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Songs for the Deaf : Stories
by John Henry Fleming


Overview - A little desert town gets a sexual charge from a crash-landed alien. A dysfunctional family tries to summit Everest with "discount Sherpas" and yakloads of emotional baggage. A teen messiah emerges from a game of 3-on-3. The stories in John Henry Fleming's "Songs for the Deaf," the first story collection by the "marvelously inventive" and "winningly satiric" author of "The Legend of the Barefoot Mailman," put an intimate and modern spin on the American tall tale.  Read more...

 
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More About Songs for the Deaf by John Henry Fleming
 
 
 
Overview
A little desert town gets a sexual charge from a crash-landed alien. A dysfunctional family tries to summit Everest with "discount Sherpas" and yakloads of emotional baggage. A teen messiah emerges from a game of 3-on-3. The stories in John Henry Fleming's "Songs for the Deaf," the first story collection by the "marvelously inventive" and "winningly satiric" author of "The Legend of the Barefoot Mailman," put an intimate and modern spin on the American tall tale.

Stories in the collection have appeared in "McSweeney's," "North American Review," "Atticus Review," "100% Pure Florida Fiction," and elsewhere.

 
Details
  • ISBN-13: 9780984953851
  • ISBN-10: 098495385X
  • Publisher: Burrow Press
  • Publish Date: March 2014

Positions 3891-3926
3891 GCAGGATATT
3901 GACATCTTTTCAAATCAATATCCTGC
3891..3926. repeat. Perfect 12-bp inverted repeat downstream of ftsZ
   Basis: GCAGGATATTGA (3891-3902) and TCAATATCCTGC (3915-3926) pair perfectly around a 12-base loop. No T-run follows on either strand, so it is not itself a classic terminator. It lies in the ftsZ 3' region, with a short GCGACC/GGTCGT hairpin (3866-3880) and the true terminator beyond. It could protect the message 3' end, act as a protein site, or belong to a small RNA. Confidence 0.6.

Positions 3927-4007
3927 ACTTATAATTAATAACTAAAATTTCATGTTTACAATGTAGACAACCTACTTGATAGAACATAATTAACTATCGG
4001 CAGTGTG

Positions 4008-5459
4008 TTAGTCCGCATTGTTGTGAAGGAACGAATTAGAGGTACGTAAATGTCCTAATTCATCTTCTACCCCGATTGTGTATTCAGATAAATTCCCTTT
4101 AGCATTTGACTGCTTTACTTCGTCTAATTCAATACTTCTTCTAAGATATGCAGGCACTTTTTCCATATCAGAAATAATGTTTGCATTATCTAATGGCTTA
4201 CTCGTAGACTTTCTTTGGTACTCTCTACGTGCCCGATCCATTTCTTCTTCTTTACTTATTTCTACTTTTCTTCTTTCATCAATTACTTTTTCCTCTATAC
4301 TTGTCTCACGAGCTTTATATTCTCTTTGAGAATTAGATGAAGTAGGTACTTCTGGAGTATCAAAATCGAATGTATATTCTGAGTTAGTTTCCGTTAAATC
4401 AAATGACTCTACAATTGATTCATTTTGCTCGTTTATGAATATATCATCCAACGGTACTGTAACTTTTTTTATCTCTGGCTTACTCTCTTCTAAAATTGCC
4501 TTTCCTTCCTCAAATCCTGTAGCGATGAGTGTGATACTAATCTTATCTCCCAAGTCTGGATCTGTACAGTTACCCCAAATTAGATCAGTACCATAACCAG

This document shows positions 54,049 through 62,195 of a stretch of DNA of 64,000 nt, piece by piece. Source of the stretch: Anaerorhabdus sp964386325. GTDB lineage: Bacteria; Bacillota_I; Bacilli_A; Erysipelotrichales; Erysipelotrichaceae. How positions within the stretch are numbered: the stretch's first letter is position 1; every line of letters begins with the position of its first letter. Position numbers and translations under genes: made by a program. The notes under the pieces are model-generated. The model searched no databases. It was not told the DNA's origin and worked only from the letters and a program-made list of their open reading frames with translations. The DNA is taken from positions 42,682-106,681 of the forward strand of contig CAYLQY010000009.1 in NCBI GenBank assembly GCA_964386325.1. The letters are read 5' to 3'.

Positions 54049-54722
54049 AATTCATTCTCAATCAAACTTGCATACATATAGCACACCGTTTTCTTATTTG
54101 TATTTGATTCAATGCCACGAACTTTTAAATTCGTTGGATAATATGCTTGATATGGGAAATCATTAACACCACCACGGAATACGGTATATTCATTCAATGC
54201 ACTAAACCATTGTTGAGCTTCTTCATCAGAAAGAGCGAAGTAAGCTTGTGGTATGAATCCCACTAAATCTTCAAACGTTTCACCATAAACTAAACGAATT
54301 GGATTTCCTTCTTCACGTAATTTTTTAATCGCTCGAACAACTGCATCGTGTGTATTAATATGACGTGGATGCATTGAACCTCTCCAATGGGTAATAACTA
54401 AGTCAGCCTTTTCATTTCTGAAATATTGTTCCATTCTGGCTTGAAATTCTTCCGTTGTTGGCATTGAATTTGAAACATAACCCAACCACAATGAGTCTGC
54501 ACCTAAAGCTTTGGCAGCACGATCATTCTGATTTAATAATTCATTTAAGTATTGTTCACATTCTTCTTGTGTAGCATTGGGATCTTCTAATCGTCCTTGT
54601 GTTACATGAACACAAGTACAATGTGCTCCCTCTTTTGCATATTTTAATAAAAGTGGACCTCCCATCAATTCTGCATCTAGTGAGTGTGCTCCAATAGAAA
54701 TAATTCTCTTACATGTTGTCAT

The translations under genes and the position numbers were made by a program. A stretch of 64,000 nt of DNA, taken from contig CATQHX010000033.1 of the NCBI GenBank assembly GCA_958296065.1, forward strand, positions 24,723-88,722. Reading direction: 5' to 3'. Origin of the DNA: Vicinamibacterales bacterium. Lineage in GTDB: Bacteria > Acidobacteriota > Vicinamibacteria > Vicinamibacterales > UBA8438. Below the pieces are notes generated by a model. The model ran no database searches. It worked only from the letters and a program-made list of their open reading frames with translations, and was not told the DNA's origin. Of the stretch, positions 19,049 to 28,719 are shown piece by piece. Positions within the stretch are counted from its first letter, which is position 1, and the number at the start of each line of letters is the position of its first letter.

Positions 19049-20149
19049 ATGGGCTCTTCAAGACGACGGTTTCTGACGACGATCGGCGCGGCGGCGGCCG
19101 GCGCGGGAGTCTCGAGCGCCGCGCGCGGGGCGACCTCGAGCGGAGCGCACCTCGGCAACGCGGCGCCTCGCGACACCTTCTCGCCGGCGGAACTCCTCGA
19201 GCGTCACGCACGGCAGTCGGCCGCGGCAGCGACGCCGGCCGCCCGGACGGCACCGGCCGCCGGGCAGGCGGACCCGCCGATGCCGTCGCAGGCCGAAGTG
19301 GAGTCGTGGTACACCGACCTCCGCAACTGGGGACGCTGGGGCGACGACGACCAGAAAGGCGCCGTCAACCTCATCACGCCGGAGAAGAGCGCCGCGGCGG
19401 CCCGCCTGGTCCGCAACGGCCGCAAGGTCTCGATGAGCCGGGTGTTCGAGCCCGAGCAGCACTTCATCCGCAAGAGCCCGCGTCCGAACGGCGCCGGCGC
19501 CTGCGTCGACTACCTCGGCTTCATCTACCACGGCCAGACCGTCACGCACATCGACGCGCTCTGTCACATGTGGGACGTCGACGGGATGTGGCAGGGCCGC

• Page Count: 172
  • Dimensions: 8 x 5 x 0.5 inches
  • Shipping Weight: 0.45 pounds


Related Categories

Books > Fiction > Short Stories (single author)
Books > Fiction > Literary

 
Publishers Weekly Reviews

Publishers Weekly® Reviews

  • Reviewed in: Publishers Weekly, page .
  • Review Date: 2013-11-18
  • Reviewer: Staff

In his first collection of stories, novelist Fleming (The Legend of the Barefoot Mailman) serves as ringmaster to a motley variety of characters, including cowards, self-proclaimed messiahs, and ghostly hitchhikers. In the title story, deputy sheriff Jeremy Jones struggles to understand the appeal of his opera-singing childhood nemesis, Tony Sutter, aka “the Magnificent Antonio,” for the fellow inhabitants of his small town. “Xenophilia” depicts one evening from multiple perspectives, Rashomon-style, as the military, townspeople, and police officers converge on a local restaurant to capture a crash-landed alien and its scientist paramour, while in “Cloud Reader,” frontier justice seals the fate of the oracular title character. Several stories aim for satire, and some hit the mark, like the let’s-strengthen-our-family-by-climbing-Everest antics of “Chromolungma.” Others, though, wilt under too much cleverness—particularly “The Day of Our Lord’s Triumph (with Marginal Notes for Children),” an account of a teenage boy’s miraculous victory over high school bullies, written as a parody of Christian devotional texts. Where Fleming truly excels is in the briefest story, “A Charmed Life,” which traces a lovable loser protagonist’s travels with straight-faced sincerity, showing what a skilled writer can accomplish in just a few short pages. (Mar.)

 
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